The ultra-reliable Dodge Dart remained a sales winner right to the end (mostly on the strength of workaday sedans), but its 1976 replacement called The Aspen was a letdown. In essence it was a slightly larger, roomier and heavier Dart, offering a wider range of luxury options -- much like the Granada was to Maverick at Ford.
Unfortunately, Aspen soon earned the dubious distinction of being the most-recalled car in history (along with its Volare twin at Plymouth), due to poor workmanship in general and early body rust in particular. (GM's X-cars soon wrested that sorry title.) But performance was good with the extra-cost 360-cid V-8 listed through '79, and furnishings were nicer than on most Darts. Aspen also revived a compact Dodge wagon, something Dart had lacked since its '67 redesign. There were pseudo-muscle R/T coupes and even a "finish it yourself" 1979 kit-car racer.
Despite its problems, Aspen was important for Dodge sales in the late '70s. It also exemplified one of the few things Detroit began doing well: putting big-car comfort in smaller packages (here, 108.7-inch-wheelbase coupes, 112.7-inch sedans and wagons). Aspen was advertised as the "family car of the future," which was hyperbole worthy of P.T. Barnum, but it would lead to the genuine article.
An unusual Aspen (and Volare) feature was its front suspension, which had torsion bars per Chrysler tradition, but situated crosswise instead of lengthwise. Some critics sneered that this was contrived merely so Chrysler could still advertise front torsion bars -- and that it had no real advantage for ride or quietness; a few even claimed it actually hampered handling. Regardless, the transverse bars did allow for better suspension isolation, which made for smoother going than in the Dart. Aspen's mainstay engines, 225 Slant Six and 318 V-8, were by now hoary affairs, but proven. And the thrifty six (which could yield up to 25 mpg on the highway with manual shift) was about as bulletproof as Detroit engines ever got.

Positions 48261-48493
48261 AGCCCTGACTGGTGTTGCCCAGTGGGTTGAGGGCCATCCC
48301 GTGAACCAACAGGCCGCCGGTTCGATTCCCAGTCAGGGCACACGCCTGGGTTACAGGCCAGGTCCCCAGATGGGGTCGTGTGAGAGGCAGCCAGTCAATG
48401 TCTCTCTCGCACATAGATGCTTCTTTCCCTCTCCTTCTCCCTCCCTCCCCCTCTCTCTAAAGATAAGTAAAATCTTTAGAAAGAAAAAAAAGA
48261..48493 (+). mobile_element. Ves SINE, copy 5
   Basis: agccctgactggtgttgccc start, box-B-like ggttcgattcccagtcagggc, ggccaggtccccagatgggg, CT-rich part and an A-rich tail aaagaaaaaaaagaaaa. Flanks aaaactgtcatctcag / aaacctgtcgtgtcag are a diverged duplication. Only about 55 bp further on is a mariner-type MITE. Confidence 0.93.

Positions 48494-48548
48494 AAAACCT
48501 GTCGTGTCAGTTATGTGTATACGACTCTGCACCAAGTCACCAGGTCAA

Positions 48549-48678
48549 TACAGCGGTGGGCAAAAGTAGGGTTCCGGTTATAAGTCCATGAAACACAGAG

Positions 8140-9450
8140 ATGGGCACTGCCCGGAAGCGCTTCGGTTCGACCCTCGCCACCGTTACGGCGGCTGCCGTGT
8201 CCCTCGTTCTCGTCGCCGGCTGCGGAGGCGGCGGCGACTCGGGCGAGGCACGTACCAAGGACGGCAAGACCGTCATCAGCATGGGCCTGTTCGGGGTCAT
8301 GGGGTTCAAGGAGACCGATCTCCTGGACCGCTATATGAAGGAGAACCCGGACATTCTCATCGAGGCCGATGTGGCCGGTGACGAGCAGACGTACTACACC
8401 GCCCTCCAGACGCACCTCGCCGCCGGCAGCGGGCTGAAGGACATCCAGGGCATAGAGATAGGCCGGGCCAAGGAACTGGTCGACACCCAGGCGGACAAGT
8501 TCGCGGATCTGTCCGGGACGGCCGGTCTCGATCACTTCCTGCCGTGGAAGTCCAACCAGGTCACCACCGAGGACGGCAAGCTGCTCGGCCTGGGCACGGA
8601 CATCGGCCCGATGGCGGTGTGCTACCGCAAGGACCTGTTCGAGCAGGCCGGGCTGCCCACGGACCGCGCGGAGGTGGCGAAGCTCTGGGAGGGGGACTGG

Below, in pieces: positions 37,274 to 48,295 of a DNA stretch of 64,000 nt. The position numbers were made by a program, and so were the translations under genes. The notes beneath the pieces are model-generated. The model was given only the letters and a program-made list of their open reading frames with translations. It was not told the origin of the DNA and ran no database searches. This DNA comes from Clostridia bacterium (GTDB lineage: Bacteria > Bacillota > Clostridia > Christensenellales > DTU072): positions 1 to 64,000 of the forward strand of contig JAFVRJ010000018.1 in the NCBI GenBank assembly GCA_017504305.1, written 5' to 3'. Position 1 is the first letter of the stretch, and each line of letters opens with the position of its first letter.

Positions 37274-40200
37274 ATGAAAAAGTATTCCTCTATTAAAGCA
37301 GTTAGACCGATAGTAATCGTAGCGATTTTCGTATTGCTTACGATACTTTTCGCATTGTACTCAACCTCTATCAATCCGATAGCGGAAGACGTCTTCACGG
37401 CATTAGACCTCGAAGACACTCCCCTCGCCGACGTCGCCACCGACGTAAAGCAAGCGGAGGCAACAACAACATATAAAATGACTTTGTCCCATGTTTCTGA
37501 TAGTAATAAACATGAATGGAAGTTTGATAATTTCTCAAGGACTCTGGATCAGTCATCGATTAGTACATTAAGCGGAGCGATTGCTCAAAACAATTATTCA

If Aspen didn't realize its sales potential, the larger Dodges fared even worse. The midsize Coronet/Monaco became more like the equivalent Plymouth Satellite/Fury with each passing year (all were built nose-to-tail at Chrysler's Lynch Road plant in Detroit) and was hardly a bargain at prices averaging $100 higher. It was also thirsty, and styling was forgettable. The Charger was simply watered down amidst name shuffles. For 1975 it became a twin to Chrysler's posh Cordoba, a car even the Dukes of Hazzard wouldn't have recognized.
This midsize generation began with fuselage-style '71 Charger coupes on a 115-inch wheelbase and 117-inch Coronet sedans and wagons. By 1978, they'd been heavily face-lifted once -- for '75 -- and trimmed to Charger SE and Magnum XE coupes, plus assorted Monacos and Monaco Broughams.
The reason for thinning those ranks was Diplomat. Launched for 1977, it was much like Chrysler's new LeBaron: a reskinned Aspen/Volare platform with coupes, sedans, and wagons on a 112.7-inch wheelbase. Diplomat sold well from the start, and its more sensible design made the old-style intermediates unnecessary. The Coronet-turned-Monaco was thus transformed after 1978 into the St. Regis, all but identical with Chrysler's "down-sized" R-body Newport/New Yorker sedan. The Cordoba-like Charger vanished at the same time; the related Magnum hung on through '79.
Then the smooth Mirada took over as the personal-luxury Dodge. Mounting the Diplomat platform, it was a close cousin of 1980's new second-generation Chrysler Cordoba. One of the few true hardtop coupes left by that time, it bore a striking front end recalling the "coffin nose" of the late-'30s Cord 810/812 -- and the previous Magnum. Good looks won Mirada a lot of good copy in "buff" magazines. And considering how things had changed since the muscle-car days, it was decently quick -- if you ordered the optional 185-bhp 360-cid V-8, Dodge's hairiest engine that year. Unhappily, this was another one that was just a shade too late to be of any real value, and Mirada's annual production averaged less than 7500 units through swan-song 1983.
Capping Dodge's enforced product renewal in the '70s was the L-body Omni, a sensible, front-drive subcompact announced for 1978. It was cut from the trend-setting pattern of the Volkswagen Rabbit, and was even powered at first by a slightly larger version of VW's single-overhead-cam four (also mounted transversely). Omni wasn't quite as much fun to drive, but had the same boxy, four-door hatchback styling and high practicality. Along with Plymouth's near-identical Horizon, Omni was one versus 99.2). Called 024, it won an immediate following, even managing a few conquest sales among import buyers seeking a sporty and nimble 2+2 that was easy on the pocketbook.
For more on the all-American Dodge, see:
- Dodge New Car Reviews and Prices
- Dodge Used Car Reviews and Prices